4. I make a practice of not supporting “boycotts” that are based on the statements of hatemongering liars like John Aravosis.

    Perhaps those who are so quick to believe what these alleged “gay-rights” organizations are pushing would like to sign on to the rationalization and smear campaign being mounted by their surrogates on Americablog.

    Let’s call this what it is, which is extortion. Aravosis uses “campaigns” like this to fleece his readers into giving him more money and, presumably, to getting corporations to pay him “hush money” for not launching blog attacks against them as well.

    Personally, I drive a Mazda3, which is also partly owned by Ford, based on the Euro Focus and Volvo S40; prior to that, it was an F-150, then a Mustang, then an Escape, then an F-350, F-250, F-150, Topaz, Explorer, Tempo, and Lynx.

    And now, I am even more likely to buy a Ford, because doing so will piss off the lying extremists like Aravosis that think it their business to pry into other peoples’ lives, but do their best to hide and obscure their own, whining about “privacy”.

    Comment by North Dallas Thirty — December 6, 2005 @ 9:05 pm - December 6, 2005

  5. I just wrote to the Ford directors asking in who’s interests is Mr. Ojakli’s acting…Ford’s or the AFA? And closed that I will in-future “think-twice” before buying a Ford Motor Comapny product or doing business with a Ford affilitate. On the surface it appears that Ford kow-towed to the AFA, not that they made a rational “business decision” to put their dollars elsewhere. At this point, it’s Ford management that has to “earn” my trust.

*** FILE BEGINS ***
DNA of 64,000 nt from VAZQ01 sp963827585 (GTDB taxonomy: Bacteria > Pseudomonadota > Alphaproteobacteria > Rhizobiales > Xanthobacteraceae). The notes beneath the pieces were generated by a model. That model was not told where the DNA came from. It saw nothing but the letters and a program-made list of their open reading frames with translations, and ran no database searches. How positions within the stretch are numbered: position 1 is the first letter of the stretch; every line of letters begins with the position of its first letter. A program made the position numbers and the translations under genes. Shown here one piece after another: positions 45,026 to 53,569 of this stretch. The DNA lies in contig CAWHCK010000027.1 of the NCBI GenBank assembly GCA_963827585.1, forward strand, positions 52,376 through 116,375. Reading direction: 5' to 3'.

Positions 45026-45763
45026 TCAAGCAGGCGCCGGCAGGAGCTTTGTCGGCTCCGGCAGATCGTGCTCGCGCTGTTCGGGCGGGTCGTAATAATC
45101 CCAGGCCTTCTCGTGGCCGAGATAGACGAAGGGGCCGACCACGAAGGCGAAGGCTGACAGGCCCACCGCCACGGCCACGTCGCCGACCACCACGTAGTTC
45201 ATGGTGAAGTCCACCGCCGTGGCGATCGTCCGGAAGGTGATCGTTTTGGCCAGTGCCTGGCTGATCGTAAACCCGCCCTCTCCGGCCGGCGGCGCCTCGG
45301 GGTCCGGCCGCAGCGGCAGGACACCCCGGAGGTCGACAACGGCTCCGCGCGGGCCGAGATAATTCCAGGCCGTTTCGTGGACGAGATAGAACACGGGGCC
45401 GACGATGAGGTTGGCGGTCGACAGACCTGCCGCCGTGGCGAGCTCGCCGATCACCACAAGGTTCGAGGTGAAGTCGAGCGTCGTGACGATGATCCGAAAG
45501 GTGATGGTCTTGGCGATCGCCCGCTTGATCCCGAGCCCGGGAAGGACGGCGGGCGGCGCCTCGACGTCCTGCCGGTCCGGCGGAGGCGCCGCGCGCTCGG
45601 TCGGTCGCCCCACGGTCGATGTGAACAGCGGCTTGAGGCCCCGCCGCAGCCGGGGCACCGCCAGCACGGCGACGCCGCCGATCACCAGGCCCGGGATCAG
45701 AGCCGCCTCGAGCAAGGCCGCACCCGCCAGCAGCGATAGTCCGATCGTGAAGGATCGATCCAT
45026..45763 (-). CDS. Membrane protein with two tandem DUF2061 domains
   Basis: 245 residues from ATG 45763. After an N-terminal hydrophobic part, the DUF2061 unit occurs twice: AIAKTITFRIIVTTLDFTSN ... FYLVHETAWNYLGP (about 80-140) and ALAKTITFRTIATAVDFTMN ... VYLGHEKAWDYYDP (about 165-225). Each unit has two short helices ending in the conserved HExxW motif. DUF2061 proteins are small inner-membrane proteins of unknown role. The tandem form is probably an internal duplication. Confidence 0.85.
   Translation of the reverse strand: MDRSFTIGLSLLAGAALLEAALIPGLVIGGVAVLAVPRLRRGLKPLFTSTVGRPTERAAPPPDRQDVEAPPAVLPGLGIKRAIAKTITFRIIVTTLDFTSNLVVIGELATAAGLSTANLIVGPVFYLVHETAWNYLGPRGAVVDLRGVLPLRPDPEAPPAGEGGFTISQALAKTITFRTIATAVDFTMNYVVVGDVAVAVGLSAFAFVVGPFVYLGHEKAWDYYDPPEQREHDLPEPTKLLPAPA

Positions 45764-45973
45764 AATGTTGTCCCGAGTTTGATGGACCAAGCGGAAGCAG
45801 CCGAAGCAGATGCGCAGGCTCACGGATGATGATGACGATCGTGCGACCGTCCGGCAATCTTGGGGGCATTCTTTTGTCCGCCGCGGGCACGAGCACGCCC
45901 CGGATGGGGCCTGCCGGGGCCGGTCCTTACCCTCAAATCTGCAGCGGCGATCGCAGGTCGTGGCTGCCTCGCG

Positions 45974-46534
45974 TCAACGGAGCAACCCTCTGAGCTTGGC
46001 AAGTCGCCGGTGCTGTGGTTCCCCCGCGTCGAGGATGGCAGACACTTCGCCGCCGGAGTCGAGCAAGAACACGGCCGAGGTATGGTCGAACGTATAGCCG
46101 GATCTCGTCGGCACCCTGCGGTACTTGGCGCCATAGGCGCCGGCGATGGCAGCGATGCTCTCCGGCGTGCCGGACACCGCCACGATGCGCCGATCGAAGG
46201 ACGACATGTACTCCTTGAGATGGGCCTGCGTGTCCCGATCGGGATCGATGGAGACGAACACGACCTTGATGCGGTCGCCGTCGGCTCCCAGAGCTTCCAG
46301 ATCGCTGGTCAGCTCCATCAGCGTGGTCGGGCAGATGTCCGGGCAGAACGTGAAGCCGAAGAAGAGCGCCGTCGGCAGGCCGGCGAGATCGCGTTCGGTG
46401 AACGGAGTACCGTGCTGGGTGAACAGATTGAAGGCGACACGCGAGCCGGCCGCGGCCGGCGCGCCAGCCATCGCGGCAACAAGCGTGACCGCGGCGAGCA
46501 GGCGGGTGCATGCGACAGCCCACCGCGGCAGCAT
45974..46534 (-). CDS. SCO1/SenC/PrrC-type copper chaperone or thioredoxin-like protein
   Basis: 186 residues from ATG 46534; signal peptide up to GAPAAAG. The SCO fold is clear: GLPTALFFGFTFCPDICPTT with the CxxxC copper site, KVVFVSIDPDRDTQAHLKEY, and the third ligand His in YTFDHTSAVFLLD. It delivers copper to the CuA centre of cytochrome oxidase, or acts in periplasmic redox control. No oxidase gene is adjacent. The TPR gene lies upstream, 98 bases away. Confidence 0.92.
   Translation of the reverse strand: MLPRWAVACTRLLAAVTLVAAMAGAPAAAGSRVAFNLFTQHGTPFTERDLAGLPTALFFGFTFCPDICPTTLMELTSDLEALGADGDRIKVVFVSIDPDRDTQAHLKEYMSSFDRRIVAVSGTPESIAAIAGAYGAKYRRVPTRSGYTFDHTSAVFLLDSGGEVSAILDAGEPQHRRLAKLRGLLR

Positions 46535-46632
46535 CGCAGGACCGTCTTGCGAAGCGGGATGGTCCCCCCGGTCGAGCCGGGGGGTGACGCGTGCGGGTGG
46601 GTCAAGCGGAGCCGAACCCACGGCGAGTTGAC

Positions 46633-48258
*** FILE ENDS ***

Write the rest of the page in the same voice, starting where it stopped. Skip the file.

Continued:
Why shoud I reward blatant pressure-tactic bigotry?

    Comment by Ted B. (Charging Rhino) — December 6, 2005 @ 9:15 pm - December 6, 2005

  6. As for there being no connection;

    From Wards Auto,
    “Ford Averts Potential Boycott” By Cliff Banks and Steve Miller, Nov 30 2005
    …” In a Nov. 29 meeting at AFA headquarters in Tupelo, MS, David Leitch, general counsel and vice president for Ford, and Ziad Ojakli, group vice president-Corporate Affairs, along with Dallas-area Ford dealer Jerry Reynolds, hammered out a deal. “We are ending the boycott of Ford,” said Donald E. Wildmon, Chairman of AFA. “While we still have a few differences with Ford, we feel that our concerns are being addressed in good faith and will continue to be addressed in the future.” A Ford spokesman says the two parties had a “broad discussion” and deferred to the AFA to announce the reconciliation details. “….

    Comment by Ted B. (Charging Rhino) — December 6, 2005 @ 9:16 pm - December 6, 2005

  7. Aaron in #1, please note that I’m not calling this discrimination. Ford made a choice which, I believe, they have every right to make. And others are free to choose as well–by not buying a Ford.

    Comment by GayPatriotWest — December 6, 2005 @ 9:30 pm - December 6, 2005

  8. Were you saying the same thing when this took place, Ted B.?

    The boycott suspension was declared soon after the owner of a Ford dealership in Dallas, Jerry Reynolds, was alerted to the boycott and grew concerned that it might impact his business. Reynolds said he contacted AFA Executive Director Tim Wildmon, arranged a meeting between the AFA and concerned dealers and struck a suspension deal.

    “If I can get some top Ford executives to sit down with you and your group, would you suspend the boycott?” Reynolds said he asked Wildmon. The longtime conservative activists immediately agreed, Reynolds said.

    Reynolds said the aim of the meeting with Ford is to “see what things most bother [the AFA] and what can be changed to make them happy,” Reynolds said.
    “If the AFA has input into the marketing content, it could have benefits to both Ford and the AFA,” he said.

    “I believe in family values, too. I’m a Christian, too,” Reynolds added.

    When the boycott was announced just a week earlier, Ford responded with a statement that it valued all people, including gay men and lesbians. Ford said, “We are glad to see that this spirit of inclusion is evident in the practices of other auto-makers that do business in this country as well.”